Mrs Baldeh, a housing support worker, was dismissed by her employer at the end of a six-month probationary period, after a number of concerns were raised about her behaviour and performance. She appealed against her dismissal and during the appeal hearing, for the first time, Mrs Baldeh provided information about her mental health. She explained that her behaviour could sometimes be unusual, that she could say things “unguarded” and she had in the past had a breakdown. However, her appeal was rejected and she subsequently brought a tribunal claim for discrimination arising from her disability.
The EAT said that the appeal hearing is an integral part of the decision to dismiss an employee and it is therefore relevant to consider what the employer knows, or ought to know, at the time they decide the outcome of an appeal. So the EAT concluded that it was at least arguable that the employer had actual or constructive knowledge of Mrs Baldeh’s disability before it rejected her appeal.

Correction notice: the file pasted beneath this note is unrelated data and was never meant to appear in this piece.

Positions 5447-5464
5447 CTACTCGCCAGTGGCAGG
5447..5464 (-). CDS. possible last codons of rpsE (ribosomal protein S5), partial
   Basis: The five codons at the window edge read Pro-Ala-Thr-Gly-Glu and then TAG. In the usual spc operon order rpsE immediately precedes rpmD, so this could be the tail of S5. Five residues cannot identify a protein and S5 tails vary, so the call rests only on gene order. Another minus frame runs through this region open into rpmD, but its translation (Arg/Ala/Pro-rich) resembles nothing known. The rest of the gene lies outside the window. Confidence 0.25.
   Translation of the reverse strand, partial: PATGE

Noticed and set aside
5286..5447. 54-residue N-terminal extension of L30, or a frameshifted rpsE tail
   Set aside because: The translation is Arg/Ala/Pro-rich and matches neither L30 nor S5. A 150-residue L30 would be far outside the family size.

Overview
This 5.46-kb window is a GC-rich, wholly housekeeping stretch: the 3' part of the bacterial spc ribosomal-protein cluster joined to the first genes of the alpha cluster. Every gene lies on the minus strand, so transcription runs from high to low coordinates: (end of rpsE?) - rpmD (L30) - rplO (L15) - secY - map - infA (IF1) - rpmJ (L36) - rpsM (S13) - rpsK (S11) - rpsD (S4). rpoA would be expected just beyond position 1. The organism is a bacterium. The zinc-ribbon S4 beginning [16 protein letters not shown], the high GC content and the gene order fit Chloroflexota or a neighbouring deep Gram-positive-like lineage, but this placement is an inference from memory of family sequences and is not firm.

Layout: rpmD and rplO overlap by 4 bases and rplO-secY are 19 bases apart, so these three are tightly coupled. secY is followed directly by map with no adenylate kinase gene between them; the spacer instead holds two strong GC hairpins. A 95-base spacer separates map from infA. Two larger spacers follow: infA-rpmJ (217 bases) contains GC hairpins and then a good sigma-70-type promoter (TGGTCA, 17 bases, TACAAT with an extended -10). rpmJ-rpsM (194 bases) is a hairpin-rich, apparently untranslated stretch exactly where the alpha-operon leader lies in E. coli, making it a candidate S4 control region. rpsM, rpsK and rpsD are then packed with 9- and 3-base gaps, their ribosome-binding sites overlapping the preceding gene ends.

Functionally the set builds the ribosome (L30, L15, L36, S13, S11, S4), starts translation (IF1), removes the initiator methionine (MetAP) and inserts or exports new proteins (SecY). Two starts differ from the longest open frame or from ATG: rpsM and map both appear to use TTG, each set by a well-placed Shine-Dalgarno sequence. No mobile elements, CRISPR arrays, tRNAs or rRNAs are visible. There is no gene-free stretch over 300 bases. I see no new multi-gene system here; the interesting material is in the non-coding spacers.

This case serves as a useful warning for employers that they may obtain the requisite knowledge of an employee’s disability as late as the dismissal appeal hearing. Mrs Baldeh did not provide medical evidence to support her assertion at the appeal hearing that the behaviour and performance issues were as a result of her disability. If an employer is made aware of an employee’s disability in these circumstances, they should consider obtaining medical advice before holding a re-hearing of the disciplinary hearing with the medical evidence.
Baldeh v Churches Housing Association of Dudley & District Ltd